Four of the UK’s main access-to-music organisations – Creative United, OHMI, Drake Music and OpenUp Music – have come together to address the crisis in music education and make musical instruments more widely available to aspiring young musicians – particularly to disabled people who may find playing a conventional musical instrument difficult or impossible.
As the article on the Music:Ed website reports, average wages and disposable incomes in the UK have remained stagnant in recent years, meaning young people are being increasingly priced out of, or for disabled people, not included in, music education. Recent figures from the Incorporated Society of Musicians show that the average hourly cost of private tuition is now £31 across the UK, or £40 in central London. Including the instrument itself, that means the cost of fully learning an instrument can be around £30-40,000.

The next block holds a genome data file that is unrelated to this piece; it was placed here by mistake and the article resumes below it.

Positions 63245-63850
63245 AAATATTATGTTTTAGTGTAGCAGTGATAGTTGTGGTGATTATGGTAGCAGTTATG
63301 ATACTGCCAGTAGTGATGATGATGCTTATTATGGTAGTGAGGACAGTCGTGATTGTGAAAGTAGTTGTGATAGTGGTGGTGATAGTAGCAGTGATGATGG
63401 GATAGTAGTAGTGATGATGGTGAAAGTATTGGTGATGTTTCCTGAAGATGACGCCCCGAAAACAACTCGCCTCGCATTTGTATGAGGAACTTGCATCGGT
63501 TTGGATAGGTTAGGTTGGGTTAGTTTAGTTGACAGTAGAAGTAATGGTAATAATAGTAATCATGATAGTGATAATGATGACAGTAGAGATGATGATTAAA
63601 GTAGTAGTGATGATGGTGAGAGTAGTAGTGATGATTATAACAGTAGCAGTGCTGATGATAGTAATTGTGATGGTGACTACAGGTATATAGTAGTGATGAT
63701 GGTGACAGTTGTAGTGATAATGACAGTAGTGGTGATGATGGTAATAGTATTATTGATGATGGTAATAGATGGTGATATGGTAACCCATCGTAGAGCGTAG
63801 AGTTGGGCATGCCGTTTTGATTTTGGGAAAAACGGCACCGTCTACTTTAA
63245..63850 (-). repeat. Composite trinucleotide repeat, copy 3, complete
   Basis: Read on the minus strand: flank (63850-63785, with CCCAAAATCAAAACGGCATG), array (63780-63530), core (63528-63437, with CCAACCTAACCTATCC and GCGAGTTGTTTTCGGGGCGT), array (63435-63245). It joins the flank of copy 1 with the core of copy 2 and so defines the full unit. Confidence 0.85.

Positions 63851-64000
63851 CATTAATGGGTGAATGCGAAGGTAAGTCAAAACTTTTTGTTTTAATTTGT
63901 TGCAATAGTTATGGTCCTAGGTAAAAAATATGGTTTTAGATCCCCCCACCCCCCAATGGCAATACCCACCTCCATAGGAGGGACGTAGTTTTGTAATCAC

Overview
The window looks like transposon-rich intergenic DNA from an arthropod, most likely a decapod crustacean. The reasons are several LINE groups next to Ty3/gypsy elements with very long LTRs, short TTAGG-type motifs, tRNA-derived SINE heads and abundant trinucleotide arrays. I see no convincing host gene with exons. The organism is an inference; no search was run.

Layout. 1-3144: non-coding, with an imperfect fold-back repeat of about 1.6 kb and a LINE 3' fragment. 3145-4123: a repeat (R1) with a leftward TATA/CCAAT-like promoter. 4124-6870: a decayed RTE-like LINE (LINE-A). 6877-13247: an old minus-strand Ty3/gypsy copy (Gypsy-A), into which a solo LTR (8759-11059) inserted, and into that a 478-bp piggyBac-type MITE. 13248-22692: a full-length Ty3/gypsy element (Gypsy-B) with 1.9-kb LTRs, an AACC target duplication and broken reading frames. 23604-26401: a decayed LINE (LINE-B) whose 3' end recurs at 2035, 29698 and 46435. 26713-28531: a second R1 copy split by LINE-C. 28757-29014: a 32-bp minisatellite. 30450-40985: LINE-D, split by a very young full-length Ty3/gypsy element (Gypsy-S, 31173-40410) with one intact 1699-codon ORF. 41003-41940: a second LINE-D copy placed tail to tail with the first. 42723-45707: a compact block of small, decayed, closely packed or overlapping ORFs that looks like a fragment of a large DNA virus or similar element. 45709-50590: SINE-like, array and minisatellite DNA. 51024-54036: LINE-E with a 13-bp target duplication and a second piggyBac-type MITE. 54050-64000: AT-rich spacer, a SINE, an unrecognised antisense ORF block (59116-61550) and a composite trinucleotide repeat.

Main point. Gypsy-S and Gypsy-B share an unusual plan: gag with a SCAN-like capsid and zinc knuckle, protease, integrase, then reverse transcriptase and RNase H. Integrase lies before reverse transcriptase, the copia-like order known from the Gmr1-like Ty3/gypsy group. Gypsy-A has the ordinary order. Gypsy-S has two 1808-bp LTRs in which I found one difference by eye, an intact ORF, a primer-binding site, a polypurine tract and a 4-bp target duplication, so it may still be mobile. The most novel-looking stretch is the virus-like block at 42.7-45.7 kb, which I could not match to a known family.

The cost of inventing and building new instruments and accessible musical technology to take away disabling barriers can cost as little as a few hundred pounds, or upwards of £10,000, depending on what the musician wants and needs. For example, a flute adapted so it can be played with one hand can cost around £5,000, and a saxophone around £15,000.
With statutory music education now absent from the national curriculum in England beyond Key Stage 3, the opportunities for young people to discover and develop as musicians are increasingly scarce, with government data showing that the number of teenagers participating in music in England is now at its lowest ever level.
Image from Pixabay, reproduced under Creative Commons CC0.